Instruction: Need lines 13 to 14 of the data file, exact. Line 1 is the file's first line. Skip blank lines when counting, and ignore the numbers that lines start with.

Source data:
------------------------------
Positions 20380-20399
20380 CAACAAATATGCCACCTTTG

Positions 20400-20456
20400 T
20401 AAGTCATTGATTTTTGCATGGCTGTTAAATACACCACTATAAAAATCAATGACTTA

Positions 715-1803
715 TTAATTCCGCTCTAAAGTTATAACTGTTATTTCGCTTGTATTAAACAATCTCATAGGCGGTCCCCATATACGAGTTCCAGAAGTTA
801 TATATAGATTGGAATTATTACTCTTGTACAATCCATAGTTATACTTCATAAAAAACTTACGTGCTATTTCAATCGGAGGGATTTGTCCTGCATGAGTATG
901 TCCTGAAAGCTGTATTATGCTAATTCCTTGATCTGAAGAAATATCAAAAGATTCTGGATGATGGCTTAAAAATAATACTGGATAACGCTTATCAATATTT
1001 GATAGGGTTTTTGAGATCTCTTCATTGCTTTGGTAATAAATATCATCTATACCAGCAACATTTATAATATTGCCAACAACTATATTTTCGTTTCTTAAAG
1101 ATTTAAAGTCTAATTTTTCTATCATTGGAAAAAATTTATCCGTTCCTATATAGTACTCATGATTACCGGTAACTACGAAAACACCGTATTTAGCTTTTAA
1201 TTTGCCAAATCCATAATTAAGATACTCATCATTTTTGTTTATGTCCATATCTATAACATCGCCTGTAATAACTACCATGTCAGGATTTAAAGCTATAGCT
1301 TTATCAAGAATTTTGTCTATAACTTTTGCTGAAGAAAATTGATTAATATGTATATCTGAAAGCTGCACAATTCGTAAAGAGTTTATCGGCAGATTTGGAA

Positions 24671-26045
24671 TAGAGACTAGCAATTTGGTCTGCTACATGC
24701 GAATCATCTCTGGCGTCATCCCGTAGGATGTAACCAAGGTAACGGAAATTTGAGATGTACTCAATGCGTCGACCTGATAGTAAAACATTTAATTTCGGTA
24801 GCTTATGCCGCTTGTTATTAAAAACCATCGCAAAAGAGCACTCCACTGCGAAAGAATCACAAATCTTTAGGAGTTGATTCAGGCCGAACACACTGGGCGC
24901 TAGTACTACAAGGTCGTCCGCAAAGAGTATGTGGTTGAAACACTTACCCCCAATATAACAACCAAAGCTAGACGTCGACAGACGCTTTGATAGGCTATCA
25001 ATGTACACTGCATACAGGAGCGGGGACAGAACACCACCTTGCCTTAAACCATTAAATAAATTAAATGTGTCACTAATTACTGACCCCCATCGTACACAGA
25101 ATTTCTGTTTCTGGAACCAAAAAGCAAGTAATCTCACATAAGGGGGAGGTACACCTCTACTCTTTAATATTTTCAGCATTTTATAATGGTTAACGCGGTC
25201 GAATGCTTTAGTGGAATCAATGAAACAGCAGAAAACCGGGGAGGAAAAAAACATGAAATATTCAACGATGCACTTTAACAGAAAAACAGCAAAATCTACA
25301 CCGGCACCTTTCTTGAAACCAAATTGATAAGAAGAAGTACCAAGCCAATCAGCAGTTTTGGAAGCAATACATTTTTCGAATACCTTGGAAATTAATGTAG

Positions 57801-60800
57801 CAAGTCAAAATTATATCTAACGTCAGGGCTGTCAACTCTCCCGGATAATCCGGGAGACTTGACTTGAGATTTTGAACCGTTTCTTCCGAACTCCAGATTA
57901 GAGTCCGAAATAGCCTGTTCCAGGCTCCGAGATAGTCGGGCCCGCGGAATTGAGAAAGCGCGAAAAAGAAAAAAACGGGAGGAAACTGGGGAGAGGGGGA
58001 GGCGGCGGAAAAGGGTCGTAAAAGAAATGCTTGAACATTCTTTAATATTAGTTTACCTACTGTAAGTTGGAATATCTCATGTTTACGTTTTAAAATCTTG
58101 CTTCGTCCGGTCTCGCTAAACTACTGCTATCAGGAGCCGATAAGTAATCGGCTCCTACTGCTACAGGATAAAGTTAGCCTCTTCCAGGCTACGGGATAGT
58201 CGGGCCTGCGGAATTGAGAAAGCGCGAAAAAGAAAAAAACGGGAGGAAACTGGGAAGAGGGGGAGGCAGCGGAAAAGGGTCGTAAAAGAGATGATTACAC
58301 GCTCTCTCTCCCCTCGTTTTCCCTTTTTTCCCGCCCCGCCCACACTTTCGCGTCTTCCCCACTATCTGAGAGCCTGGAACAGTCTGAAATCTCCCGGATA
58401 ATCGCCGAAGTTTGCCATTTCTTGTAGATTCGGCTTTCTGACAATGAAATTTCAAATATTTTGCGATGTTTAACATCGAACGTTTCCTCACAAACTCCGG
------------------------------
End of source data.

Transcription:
1301 TTATCAAGAATTTTGTCTATAACTTTTGCTGAAGAAAATTGATTAATATGTATATCTGAAAGCTGCACAATTCGTAAAGAGTTTATCGGCAGATTTGGAA

Positions 24671-26045